Can you tell when someone is lying to you?
Most parents can tell in a heartbeat when their kids are lying. Maybe it's because we know them so well, or it's written into our DNA, but when they say, "I didn't do it," our radar goes off.
At work, it can be tougher. These are people we may not know that well, although we spend lots of time with them. And yet, it's critical that we be able to spot someone telling an untruth, because their lies and deception could end up impacting not only us, but an entire company.
I once interviewed negotiation expert Harry Mills, and here are some tips that he offered to help spot someone who may be fibbing. While they may not always hold true in every situation, it's worth paying attention to these clues:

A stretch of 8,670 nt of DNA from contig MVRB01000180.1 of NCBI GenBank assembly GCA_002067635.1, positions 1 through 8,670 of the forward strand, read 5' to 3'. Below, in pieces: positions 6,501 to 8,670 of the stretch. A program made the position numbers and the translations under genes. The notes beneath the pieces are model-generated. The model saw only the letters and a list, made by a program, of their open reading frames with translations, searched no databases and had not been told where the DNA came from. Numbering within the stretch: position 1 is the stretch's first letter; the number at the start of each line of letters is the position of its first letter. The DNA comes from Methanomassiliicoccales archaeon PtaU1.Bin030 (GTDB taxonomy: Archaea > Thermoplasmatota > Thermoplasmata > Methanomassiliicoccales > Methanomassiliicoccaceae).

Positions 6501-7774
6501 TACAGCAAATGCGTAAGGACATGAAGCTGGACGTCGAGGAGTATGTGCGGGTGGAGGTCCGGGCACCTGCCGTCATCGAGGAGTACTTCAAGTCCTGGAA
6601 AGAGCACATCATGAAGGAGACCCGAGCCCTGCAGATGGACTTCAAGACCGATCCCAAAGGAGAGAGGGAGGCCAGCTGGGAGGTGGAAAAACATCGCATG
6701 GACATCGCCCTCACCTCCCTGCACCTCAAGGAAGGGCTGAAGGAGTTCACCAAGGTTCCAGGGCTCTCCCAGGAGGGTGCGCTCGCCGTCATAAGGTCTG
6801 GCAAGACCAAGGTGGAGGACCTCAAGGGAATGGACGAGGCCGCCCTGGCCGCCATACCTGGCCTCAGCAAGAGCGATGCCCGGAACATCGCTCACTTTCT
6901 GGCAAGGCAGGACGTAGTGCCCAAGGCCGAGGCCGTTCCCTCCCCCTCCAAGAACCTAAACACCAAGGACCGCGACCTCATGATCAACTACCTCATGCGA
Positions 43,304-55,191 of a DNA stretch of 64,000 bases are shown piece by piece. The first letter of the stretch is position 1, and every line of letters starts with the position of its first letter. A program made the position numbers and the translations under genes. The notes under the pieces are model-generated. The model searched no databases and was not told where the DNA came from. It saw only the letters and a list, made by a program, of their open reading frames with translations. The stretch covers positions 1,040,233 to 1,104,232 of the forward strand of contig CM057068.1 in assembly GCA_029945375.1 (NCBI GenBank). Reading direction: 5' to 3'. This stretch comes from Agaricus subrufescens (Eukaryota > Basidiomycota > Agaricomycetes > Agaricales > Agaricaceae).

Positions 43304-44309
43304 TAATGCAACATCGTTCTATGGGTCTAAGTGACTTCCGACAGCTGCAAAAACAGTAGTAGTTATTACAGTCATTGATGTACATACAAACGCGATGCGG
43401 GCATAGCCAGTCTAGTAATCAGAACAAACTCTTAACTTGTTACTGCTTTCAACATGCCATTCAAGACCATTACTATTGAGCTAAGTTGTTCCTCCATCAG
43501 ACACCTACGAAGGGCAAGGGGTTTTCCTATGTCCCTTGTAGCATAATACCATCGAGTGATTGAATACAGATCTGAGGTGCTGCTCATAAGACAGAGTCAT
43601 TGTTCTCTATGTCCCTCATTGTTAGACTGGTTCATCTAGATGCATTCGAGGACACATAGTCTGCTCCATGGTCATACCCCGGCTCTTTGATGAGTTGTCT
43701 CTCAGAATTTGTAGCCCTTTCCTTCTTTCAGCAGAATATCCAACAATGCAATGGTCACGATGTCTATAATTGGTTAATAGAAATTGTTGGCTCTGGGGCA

* Voice pitch rises, there are increasing pauses or hesitations and speech slows.
* Hand and arm movements don't seem to match up; doesn't use gestures to make a point. May touch nose, chin and mouth more.
* Person avoids eye contact and has a smile that seems forced or insincere.
* Answers more abrubtly or avoids direct answers. May begin to mumble or keep head down more.
* If numbers are mentioned, they are "almost" or "nearly" and are similar: "$30,000" or "30 companies" or multiples of that number.
* Avoids saying "I" or "we". May use phrases such as "to be perfectly honest" or "to tell you the truth."
* Is prone to verbal outburts that leak information.
* Has more "um's", "uh's" and and takes longer to answer questions.
Should you confront someone at work who is lying to you? Why or why not?